September 25 - New York Times (Binyamin Appelbaum): "One of the most perplexing questions about the nation's economic recovery is why a tight labor market has not translated into faster wage growth. Part of the answer appears to be that American workers are receiving a growing share of compensation in the form of benefits rather than wages. The average worker received 32% of total compensation in benefits including bonuses, paid leave and company contributions to insurance and retirement plans in the second quarter of 2018. That was up from 27% in 2000… The rising cost of health insurance accounts for only about one-third of the trend. And the data do not include the increased prevalence of non-monetary benefits like flexible hours or working from home, or perks like gyms and 'summer Fridays.'"

U.S. Bubble Watch:

September 25 - New York Times (Nelson D. Schwartz): "The federal government could soon pay more in interest on its debt than it spends on the military, Medicaid or children's programs. The run-up in borrowing costs is a one-two punch brought on by the need to finance a fast-growing budget deficit, worsened by tax cuts and steadily rising interest rates that will make the debt more expensive. With less money coming in and more going toward interest, political leaders will find it harder to address pressing needs like fixing crumbling roads and bridges or to make emergency moves like pulling the economy out of future recessions. Within a decade, more than $900 billion in interest payments will be due annually… Already the fastest-growing major government expense, the cost of interest is on track to hit $390 billion next year, nearly 50% more than in 2017, according to the Congressional Budget Office."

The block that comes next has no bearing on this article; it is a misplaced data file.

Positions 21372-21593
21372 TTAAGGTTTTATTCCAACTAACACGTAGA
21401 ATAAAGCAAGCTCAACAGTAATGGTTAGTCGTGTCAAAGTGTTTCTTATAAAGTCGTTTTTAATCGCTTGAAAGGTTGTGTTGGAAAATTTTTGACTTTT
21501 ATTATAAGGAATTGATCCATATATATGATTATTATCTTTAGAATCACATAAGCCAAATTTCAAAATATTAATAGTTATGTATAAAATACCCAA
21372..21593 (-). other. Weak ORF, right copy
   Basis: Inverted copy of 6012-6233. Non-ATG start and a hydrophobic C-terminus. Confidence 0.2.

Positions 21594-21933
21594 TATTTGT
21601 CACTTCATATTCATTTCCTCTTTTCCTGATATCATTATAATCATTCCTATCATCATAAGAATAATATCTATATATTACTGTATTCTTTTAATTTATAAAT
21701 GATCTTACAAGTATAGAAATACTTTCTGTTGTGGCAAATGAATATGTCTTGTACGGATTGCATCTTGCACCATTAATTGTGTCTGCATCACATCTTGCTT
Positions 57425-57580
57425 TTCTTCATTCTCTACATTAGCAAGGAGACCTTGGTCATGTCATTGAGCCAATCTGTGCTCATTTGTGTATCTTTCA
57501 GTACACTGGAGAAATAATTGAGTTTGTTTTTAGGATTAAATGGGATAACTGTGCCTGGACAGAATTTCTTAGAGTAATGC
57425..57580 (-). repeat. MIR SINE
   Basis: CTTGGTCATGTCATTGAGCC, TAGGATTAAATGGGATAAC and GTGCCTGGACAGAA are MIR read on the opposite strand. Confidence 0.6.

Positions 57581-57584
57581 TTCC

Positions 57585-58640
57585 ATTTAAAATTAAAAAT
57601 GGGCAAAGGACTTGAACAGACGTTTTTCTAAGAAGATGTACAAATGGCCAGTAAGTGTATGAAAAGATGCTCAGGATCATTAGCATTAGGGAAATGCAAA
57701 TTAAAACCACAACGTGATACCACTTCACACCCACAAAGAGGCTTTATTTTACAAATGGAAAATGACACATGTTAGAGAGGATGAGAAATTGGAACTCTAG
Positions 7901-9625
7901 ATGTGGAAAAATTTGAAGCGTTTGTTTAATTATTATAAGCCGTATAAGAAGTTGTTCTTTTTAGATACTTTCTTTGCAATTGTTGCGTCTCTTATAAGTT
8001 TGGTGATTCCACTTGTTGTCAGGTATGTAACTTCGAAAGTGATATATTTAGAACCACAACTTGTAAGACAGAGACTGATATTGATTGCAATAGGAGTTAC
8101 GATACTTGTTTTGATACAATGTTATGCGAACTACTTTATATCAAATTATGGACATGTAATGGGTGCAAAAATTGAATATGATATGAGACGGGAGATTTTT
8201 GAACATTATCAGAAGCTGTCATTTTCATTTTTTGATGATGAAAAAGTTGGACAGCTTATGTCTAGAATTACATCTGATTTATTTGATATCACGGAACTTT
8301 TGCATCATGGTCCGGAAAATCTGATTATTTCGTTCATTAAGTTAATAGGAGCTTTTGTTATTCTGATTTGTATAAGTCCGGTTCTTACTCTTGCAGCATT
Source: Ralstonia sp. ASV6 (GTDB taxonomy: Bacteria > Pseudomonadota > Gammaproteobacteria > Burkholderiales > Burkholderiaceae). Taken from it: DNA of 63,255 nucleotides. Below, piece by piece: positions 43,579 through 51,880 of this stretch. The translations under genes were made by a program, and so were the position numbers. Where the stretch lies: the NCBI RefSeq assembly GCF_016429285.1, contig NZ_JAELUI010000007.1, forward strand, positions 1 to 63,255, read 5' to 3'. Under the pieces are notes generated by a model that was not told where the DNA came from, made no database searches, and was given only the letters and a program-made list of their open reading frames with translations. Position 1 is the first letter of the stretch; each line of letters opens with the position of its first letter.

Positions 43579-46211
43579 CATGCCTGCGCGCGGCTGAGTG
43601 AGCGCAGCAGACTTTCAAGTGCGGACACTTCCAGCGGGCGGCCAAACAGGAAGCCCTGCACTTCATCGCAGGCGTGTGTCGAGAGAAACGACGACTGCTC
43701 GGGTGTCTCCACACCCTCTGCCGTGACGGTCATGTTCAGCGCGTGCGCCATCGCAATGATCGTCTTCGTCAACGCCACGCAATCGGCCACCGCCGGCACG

September 25 - Reuters (Lucia Mutikani): "U.S. consumer confidence surged to an 18-year high in September as households grew more upbeat about the labor market, pointing to sustained strength in the economy despite an increasingly bitter trade dispute between the United States and China… The Conference Board said its consumer confidence index increased to a reading of 138.4 this month from an upwardly revised 134.7 in August. That was the best reading since September 2000 and the index is not too far from an all-time high of 144.7 reached that year."

September 23 - Financial Times (John Authers and Brooke Fox): "Ten years on from the collapse of Lehman Brothers, are we any safer? The answer, at best, is only a qualified 'yes'. Excessive leverage in the banking systems of the US and the eurozone drove that crisis. Those risks have reduced, although Europe's banks, which entered the financial crisis in much worse shape, face serious problems and remain vulnerable to political shocks. But the risk did not go away. It moved. Pension funds have taken on many of the risks that were once held by banks. Low bond yields, which make it more expensive to guarantee an income, have forced them to take extra risks. They now hold assets, such as hedge fund and private equity investments, with much concealed leverage. And many companies have transferred the risk of bad investment performance from their shareholders to savers - and savers are not usually well-equipped to deal with them. The result: the risk of a sudden banking collapse, which almost happened 10 years ago, has reduced. But the risk of social crisis, as people enter retirement without enough money, is rising."